5 Reasons NOT to Kick the Buses Off Public Square

The overhaul of Public Square is done and it looks fantastic and everyone is very excited.  Screen Shot 2016-07-31 at 1.07.54 PM

But among all the excitement some people are pushing for the reversal of one of the major compromises that made the project possible. In the first weeks after its opening, a petition has been circulated that calls for removing all “traffic” from the square. This is a misleading way to put it because cars are banned and there was never any question about that. The whole design and construction was designed to exclude cars, but allow buses on Superior only. Below I will try to explain why removing the buses after the fact is a bad idea.

#1. Removal of Buses Would Compound RTA’s Financial Crisis and Cause Real Harm to the People Who Depend on it

According to a study by the consulting firm Nelson Nygaard, shutting Superior to buses would cost RTA an additional $2.6 million in annual operating costs. This comes as the agency is staring down an $18 million shortfall — and just after painful fare hikes and service cuts. The closure of Ontario to buses already increased RTA’s operating costs by $1 million.

As important as great public spaces are to cities, strong public transit systems are equally if not more important. Undermining the quality of our transit system for the sake of public spaces works at cross purposes. Below I will try to explain why bus traffic shouldn’t harm the square and may benefit it anyway.

#2. Removing Buses Seems Easy — But It’s Not

I get why a lot of people think, ‘oh closing Superior to buses is no big deal. They can just go around!’ It SOUNDS easy. But actually it’s really complicated.

Closing Superior to buses would require RTA to reroute about 75 percent of its routes. All these routes will be forced to do a series of turns and wait at a series of light unnecessarily. Also, they would no longer have dedicated transit lanes, the way they did before the square was redesigned, so they’d be forced to wait in traffic.

About 20,000 transfers from bus to bus used to happen in Public Square every day. It was the center of the whole bus system, which carries more than 100,000 rides per day. Such a large number of transfers — a lot of people — requires a fair amount of space. You can’t just force all those people onto some narrow sidewalk. Also, moving them further from the square would put them farther away from transfers to the Rapid and to the Healthline, undermining the usefulness of the whole system.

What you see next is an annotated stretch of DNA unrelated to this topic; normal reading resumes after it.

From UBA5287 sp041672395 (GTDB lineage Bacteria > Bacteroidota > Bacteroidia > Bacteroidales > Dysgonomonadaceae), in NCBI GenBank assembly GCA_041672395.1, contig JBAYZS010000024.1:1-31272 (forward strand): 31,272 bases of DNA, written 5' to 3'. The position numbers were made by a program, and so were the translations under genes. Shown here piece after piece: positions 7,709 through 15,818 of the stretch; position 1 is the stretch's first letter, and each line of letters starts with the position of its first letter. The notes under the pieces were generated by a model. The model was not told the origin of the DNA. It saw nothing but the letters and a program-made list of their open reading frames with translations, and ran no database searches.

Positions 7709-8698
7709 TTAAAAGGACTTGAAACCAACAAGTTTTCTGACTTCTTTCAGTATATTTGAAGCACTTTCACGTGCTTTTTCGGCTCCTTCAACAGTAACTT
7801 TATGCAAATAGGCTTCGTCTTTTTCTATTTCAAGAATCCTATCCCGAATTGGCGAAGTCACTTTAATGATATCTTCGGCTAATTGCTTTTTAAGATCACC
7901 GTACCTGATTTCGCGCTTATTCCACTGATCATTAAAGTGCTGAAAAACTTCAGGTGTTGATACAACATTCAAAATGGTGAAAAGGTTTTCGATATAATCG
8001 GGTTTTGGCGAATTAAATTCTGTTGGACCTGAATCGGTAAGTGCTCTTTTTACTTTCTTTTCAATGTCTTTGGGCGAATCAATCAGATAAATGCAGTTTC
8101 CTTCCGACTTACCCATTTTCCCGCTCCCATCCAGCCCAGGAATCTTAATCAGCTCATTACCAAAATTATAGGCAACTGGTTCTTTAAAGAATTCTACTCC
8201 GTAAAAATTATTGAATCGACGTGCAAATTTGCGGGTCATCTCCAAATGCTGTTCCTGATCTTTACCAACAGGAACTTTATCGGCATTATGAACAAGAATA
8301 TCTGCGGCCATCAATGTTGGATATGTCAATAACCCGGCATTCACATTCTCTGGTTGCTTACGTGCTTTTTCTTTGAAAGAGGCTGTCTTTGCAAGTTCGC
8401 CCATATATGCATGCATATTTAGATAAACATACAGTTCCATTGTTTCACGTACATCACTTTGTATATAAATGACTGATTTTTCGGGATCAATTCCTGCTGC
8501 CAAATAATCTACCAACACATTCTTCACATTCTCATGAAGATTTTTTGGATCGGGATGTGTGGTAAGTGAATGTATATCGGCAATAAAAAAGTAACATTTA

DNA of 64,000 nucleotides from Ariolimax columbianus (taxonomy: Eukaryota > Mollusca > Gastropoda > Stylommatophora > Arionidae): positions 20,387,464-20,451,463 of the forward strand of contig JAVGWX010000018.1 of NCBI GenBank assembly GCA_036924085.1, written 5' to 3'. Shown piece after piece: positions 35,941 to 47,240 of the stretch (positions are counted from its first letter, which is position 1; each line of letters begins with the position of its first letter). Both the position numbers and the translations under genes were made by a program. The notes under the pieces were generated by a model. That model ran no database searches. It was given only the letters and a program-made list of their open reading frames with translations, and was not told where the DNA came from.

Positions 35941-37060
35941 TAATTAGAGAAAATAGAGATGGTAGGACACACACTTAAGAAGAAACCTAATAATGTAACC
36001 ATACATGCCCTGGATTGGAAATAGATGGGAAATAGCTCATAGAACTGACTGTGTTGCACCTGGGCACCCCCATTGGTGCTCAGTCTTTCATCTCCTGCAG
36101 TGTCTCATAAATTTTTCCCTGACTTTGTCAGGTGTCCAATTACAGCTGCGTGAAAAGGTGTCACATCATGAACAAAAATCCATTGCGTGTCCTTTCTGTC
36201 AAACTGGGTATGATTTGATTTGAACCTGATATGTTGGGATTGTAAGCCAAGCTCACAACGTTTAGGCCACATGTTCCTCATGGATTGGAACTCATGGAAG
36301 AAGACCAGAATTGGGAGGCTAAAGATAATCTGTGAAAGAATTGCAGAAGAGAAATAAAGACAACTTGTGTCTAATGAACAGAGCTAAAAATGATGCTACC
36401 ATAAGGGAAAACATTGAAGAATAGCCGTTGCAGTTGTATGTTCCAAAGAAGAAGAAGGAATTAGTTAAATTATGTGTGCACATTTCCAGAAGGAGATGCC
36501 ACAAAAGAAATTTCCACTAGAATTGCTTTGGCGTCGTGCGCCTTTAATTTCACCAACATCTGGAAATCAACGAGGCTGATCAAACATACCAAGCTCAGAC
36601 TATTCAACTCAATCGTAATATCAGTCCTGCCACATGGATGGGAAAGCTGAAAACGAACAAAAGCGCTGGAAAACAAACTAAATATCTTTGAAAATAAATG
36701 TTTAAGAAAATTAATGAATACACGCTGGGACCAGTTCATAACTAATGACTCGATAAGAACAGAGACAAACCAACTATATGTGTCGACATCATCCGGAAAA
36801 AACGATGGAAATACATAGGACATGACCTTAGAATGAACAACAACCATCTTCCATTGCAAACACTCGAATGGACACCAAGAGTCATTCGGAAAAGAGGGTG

#3. Buses Shouldn’t Hurt Public Square Anyway — And May Benefit It

I reject the whole idea that buses are going to reduce enjoyment of the square in any real way. On the contrary, more people can enjoy the square if it is used for yoga classes and picnics as well as for people waiting for buses.

Buses are slow moving vehicles and in this case they’ll mostly use Superior for stopping, not speeding through. Buses, unlike cars, are supportive of pedestrians — they deliver them to walkable spaces without hogging urban space for parking.

Bus riders, in addition, will be “eyes on the street” helping keep the square populated at all hours and deterring crime. Real cities — great cities — are full of bus riders and various types of activity. Rather than trying to segment every place into a single type of activity, they thrive off diversity and variety.

#4. The Square Was Designed with Stakeholder Input After-the-Fact Petitions Ignore

Ultimately, the decision to close Ontario to buses but leave Superior open was made after hearing out a number of different stakeholders — not just the kind of people that will drive to the square to do yoga, people that had been using the square prior to this redesign as part of their daily lives (well at least agencies representing them). The best projects consider not just the hoped-for outcome but also whether any groups might be harmed and if so how that will be managed. Disregarding that process after the fact is unfair and not in keeping with the best practices of city planning.

#5. If You Want to Get Concerned About a Threat to Downtown’s Image, Worry About the Giant Parking Lot to the West 

Photo: Green City Blue Lake

Photo: Green City Blue Lake

Here’s the great thing about bus riders. They come to your city and they don’t require a parking space. That means more space can be dedicated to cool urban amenities like picnic hills and less space can be devoted to dreary asphalt dead zones like the giant parking crater just to the west of this project. The more drivers that be converted into bus riders, the better downtown will be.

I urge people to email the mayor using this link and encourage him to leave the square open to buses.

1 Comment

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One response to “5 Reasons NOT to Kick the Buses Off Public Square

  1. I agree but how long will it take before automobiles demand access?

    I give it two or three years, with many starting before that with no enforcement.

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